From Russia with Love
Editors note: The Vail Junior Hockey Team is currently in Eastern Europe visiting historical sites, taking in ballets, learning to communicate with the locals, and among other things, playing hockey. These are the first two letters e-mailed from local players depicting their eye-opening experiences visiting a new culture.
December 16, 2003
St. Petersburg, Russia – It’s pronounced Rucia. Don’t say Russia because they won’t acknowledge you.
It’s kind of a bad thing; I can’t understand what anyone is saying to me, yet I like the fact that we can say a lot more here than in America. I’m not saying I can shout “bomb!” in a crowded movie theatre here in Russia, but the Russian people seem immune to my words. I could shout just about whatever, and I wouldn’t even be looked at.
Oh well. I don’t have much to say anyway.
We were fortunate enough to have three Russian translators that are good friends of our tour director, Merv Lapin. If it wasn’t for these people, there would be forty lost Americans in Russia.
Throughout the day, starting at 7:30 a.m. until about 10:30 at night, our tour guides, Victor, Natasha, and Galena, guide us throught the streets of Russia. When walking the streets in Russia, we are viewed differently because we are a flock of matching green coats and hats.
We also drive around in our double decker charter bus, driven by the craziest and most skillful driver in all of Europe. His name is Ivan, and even though we haven’t seen his face, we know that down below us he’s making traveling in this city look easy.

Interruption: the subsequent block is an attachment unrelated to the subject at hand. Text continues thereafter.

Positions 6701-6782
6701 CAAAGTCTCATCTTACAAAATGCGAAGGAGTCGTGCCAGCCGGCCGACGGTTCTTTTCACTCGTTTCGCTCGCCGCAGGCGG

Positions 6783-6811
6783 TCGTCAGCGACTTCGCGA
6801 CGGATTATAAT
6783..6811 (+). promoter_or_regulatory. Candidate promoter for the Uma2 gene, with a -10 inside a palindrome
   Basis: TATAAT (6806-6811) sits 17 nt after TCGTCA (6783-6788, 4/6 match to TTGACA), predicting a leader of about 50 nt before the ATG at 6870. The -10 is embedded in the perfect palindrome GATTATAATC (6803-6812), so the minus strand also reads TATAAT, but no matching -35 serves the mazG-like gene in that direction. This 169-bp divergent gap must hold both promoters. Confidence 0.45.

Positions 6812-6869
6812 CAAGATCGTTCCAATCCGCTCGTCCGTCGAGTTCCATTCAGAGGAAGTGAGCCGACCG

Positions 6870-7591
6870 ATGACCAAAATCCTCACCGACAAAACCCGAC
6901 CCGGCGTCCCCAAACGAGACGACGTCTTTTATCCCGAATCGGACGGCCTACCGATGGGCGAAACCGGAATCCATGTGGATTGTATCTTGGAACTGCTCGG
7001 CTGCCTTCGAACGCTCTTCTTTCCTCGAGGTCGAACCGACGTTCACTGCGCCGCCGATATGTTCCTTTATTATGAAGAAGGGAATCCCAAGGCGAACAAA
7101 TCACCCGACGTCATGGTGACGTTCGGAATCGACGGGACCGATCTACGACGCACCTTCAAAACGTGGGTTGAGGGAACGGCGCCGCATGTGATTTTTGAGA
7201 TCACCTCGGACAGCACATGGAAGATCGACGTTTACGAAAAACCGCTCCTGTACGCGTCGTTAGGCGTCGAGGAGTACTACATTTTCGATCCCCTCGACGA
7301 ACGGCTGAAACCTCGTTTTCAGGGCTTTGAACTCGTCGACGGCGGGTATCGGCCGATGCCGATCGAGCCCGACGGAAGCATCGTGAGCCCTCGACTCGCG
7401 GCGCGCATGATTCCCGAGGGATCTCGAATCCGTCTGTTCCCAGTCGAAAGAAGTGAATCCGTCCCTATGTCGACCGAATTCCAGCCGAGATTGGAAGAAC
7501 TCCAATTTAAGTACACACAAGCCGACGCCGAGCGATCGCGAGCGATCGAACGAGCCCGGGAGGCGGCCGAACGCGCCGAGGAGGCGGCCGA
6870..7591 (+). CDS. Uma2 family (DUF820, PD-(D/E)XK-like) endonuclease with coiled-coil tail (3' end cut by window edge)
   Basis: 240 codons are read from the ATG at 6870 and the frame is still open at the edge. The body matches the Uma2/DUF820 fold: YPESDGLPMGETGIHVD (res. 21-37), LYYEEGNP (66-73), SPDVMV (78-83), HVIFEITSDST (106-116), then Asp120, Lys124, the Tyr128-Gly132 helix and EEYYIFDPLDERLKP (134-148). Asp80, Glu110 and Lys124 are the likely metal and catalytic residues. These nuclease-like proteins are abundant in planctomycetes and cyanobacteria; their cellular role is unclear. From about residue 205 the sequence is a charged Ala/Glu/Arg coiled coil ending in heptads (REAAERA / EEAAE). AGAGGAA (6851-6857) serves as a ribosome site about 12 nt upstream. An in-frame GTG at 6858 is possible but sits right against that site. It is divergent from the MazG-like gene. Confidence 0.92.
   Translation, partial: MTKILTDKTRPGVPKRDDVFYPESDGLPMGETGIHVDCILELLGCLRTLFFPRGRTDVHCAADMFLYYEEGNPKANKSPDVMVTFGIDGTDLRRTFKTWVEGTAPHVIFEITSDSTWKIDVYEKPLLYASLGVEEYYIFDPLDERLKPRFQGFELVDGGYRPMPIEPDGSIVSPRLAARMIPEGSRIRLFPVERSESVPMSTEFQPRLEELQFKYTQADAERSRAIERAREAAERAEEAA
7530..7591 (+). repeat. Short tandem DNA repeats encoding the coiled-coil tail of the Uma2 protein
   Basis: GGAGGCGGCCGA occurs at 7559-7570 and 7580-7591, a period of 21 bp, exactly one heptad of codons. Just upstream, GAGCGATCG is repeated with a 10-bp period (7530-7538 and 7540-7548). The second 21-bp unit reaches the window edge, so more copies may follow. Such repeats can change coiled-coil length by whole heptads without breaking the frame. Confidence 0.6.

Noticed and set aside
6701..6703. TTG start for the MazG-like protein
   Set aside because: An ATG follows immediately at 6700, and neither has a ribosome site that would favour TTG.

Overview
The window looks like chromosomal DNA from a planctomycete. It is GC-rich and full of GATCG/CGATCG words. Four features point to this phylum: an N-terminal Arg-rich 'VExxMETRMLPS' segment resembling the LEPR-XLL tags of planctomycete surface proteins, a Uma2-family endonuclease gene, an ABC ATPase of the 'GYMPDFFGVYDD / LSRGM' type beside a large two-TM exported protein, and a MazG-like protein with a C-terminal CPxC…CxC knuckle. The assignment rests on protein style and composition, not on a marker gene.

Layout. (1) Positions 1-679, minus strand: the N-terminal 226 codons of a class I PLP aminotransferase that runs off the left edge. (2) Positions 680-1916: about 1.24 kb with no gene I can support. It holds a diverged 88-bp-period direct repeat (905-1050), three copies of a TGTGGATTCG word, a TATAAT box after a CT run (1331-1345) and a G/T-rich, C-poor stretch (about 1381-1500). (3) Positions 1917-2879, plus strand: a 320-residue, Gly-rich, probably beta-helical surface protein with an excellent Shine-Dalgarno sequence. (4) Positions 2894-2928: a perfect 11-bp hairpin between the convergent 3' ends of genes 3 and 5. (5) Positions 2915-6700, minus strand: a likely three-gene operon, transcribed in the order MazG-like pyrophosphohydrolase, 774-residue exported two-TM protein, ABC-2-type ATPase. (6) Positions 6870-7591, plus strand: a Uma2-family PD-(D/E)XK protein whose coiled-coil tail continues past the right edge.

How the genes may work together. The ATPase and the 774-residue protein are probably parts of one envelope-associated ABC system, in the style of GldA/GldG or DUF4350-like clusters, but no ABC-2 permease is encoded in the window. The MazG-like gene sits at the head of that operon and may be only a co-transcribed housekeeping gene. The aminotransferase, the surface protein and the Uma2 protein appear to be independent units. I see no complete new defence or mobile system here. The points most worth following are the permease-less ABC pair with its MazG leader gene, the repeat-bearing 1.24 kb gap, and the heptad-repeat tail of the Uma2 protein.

For the people who have been in the big city, they might think they know reckless driving – but Ivan takes it to a new level.
Thanks to these four Russian friends, they are making this experience unforgettable.
Our trip is starting off very well and we still have sixteen more days. Many kids are excited to be here, but some are also excited to come home. It will be tough dealing with the changes around us, but we’re big boys.
December 19, 2003
Prague, Czech Republic- I miss Ivan, the crazy bus driver who drove us through the streets of St. Petersburg. Not to say that I am not excited to experience new adventures in Prague, but I was starting to get use to Russian culture.
Sure, we were starting to sleep right again, but there is not much of a time difference here, compared to getting over the jetlag from Denver to St. Petersburg.
I am talking about the city, the hotel, the people, and even our tour guides.
All of us hockey players learned so much from the five days we spent in St. Petersburg. While our friends in Vail were skiing and taking finals, we were visiting palaces, cathedrals, and army fortresses. It was a great experience and I am sure most would agree.
Right off from the start of our trip, Russian culture was flung right at us. We stayed at a very classy, yet very different hotel, the Pulkovskaya. Nice place besides the fact we had to walk what seemed like two miles every morning to get to breakfast on account of renovation.
Now I know why we were told to pack jogging suits.